As may be seen in FIG. 4C, the replacement of the conventional window 13 with a suitable holographic window 113 may eliminate the dead zone and may improve the working range to a new value 122. The scan angle 24 may also be improved and widened to a new scan angle 124. This may be achieved by making use of a hologram which has a spatial frequency distribution given by equation (2) in which the focal length f is negative. This produces a holographic window which is, in many ways, equivalent to a negative lens. A wide angle scanner of this type is efficient for high density bar code reading.
FIGS. 5A and 5B show a second application of a holographic window. FIG. 5A shows a taut band element scanning mechanism 50. Light from a laser (not shown) impinges upon a small mirror M1 ' which is glued onto an underlying scanning mirror M1. The light is then reflected from a second mirror M2, and out of the housing via a holographic scan window 113, shown in FIG. 5B. Scanning is achieved by mounting both of the mirrors M1, M2 onto thin pieces of elastic film 56, so that they may oscillate. Oscillation is forced by virtue of a permanent magnet 54 secured to the mirror and driven by an electric driving coil 52.
Light which has been reflected from a target symbol or indicia passes back through the holographic scan window 113 to the mirror M2, from where it is reflected to the mirror M1. The light is then reflected onto a photodetector (not shown). The holographic window 113 is of the form shown in FIG. 3A, having a focal length f which is positive. This produces a reduced scan angle 224 and a correspondingly reduced field of view. The result is improved flat field scanning.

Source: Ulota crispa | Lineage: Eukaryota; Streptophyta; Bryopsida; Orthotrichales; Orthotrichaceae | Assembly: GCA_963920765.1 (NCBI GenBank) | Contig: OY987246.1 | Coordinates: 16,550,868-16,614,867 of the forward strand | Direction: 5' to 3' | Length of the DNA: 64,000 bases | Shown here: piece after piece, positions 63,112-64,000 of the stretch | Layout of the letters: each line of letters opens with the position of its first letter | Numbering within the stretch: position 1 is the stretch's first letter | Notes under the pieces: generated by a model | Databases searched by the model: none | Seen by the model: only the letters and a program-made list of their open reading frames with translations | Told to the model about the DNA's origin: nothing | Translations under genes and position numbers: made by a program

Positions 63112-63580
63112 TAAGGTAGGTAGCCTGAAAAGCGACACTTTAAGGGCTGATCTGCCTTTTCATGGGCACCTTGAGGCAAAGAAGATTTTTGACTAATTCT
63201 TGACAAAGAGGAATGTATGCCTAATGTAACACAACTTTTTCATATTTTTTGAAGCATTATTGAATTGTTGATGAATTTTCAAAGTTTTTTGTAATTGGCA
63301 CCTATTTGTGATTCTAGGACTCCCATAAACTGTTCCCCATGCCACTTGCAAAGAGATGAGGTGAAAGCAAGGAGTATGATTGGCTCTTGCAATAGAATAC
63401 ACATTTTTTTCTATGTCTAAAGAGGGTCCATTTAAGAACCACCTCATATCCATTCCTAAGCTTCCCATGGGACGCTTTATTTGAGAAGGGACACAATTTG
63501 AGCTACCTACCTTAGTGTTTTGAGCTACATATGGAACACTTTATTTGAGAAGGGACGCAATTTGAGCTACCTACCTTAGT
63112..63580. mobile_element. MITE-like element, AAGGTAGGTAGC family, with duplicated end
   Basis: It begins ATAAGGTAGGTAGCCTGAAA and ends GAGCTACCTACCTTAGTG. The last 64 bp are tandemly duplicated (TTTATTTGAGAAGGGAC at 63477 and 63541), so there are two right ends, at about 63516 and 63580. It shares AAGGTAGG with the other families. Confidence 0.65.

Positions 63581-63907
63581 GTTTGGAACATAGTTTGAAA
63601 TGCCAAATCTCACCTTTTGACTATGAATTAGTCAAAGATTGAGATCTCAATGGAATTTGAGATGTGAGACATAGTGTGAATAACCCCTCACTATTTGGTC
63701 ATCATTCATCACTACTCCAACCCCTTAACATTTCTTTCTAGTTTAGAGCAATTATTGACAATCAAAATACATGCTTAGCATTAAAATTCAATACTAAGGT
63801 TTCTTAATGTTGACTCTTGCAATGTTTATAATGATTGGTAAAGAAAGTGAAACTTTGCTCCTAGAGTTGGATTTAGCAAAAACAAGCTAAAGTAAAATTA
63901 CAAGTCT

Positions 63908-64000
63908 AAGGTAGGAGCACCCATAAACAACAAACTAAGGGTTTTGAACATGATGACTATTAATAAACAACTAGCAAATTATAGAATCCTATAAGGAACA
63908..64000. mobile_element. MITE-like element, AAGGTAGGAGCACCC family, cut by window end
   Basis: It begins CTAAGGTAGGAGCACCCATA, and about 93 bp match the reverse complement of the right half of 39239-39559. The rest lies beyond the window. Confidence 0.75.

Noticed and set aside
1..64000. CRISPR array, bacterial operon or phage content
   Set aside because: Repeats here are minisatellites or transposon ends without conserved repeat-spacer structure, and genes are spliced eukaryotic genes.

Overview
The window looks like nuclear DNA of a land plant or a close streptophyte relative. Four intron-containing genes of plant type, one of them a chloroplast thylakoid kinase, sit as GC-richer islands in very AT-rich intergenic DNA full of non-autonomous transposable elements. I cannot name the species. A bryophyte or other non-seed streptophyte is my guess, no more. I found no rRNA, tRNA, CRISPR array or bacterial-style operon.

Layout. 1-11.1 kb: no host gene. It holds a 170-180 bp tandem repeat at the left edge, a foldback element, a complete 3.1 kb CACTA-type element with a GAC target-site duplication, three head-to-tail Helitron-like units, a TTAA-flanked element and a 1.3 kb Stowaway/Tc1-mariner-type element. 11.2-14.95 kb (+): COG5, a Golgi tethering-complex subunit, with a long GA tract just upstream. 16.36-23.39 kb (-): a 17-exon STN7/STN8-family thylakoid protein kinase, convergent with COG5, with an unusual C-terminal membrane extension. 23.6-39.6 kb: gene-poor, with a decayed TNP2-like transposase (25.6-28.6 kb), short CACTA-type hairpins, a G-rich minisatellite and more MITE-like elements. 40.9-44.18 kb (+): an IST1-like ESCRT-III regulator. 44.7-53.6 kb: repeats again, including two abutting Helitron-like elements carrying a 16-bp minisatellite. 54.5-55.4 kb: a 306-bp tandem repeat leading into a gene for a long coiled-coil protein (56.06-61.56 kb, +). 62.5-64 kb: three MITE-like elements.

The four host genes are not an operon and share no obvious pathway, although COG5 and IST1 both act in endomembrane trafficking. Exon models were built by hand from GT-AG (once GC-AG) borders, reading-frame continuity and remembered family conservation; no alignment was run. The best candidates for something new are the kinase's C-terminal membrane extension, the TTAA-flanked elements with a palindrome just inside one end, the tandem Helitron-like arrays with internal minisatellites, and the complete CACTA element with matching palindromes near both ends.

FIGS. 6A and 6B show yet a further embodiment in which the holographic scan window takes the form shown in FIG. 3B. The central portion 113a through which the outgoing scanning beam 1 passes has a different spatial frequency distribution from the portions 113b which receive the majority of the incoming reflected light. The former behaves like a negative cylindrical lens to change the cross-section of the laser beam to produce a long elliptical laser spot 55. The shape of the spot may be chosen according to the indicia to be read, but in general a long elliptical laser spot such as is shown in FIG. 6A is more efficient for reading badly printed dot-matrix and postage symbols.
The spatial frequency of the portion 113a, in order to achieve this effect, may best be characterized by rewriting equation (2) in Cartesian coordinates, as follows: ##EQU3##
where x and y represent mutually perpendicular directions from the origin O as shown in FIG. 3A.
The frequency distribution at any point (x,y) on the window may now be determined according to equation (3) where f1 is the frequency and θ is the oblique angle of the reference wave.
The spatial frequency of the portion 113a in FIG. 3B is given by equation (3) when x=0. This produces the effect of a negative cylindrical lens in the center of the window.
The outside portions 113b have a frequency distribution which is appropriate for receiving the reflected light and for focusing it back onto the collector mirror.
Yet a further embodiment is shown in FIG. 7. This makes use of a holographic scan window having three individual central portions 113c, 113d, and 113e as shown in FIG. 3C. Since each portion has a different focal length, and the laser beam passes through each in turn, three separate scanning regimes are automatically provided: a short working range 60 having a scan angle 61, a medium working range 62 having a scan angle 63, and a long working range 64 having a scan angle 63, and a long working range 64 having a scan angle 65. Though not drawn to scale in the figure, the location of the beam waist (shown by a dashed line) is closest to the scanner for the short working range 60, further from the scanner for the medium working range 62, and furthest from the scanner for the long working range 64. Such an arrangement provides greater scanning efficiency where the density of the symbol to be read, and the distance from the scanner, may vary.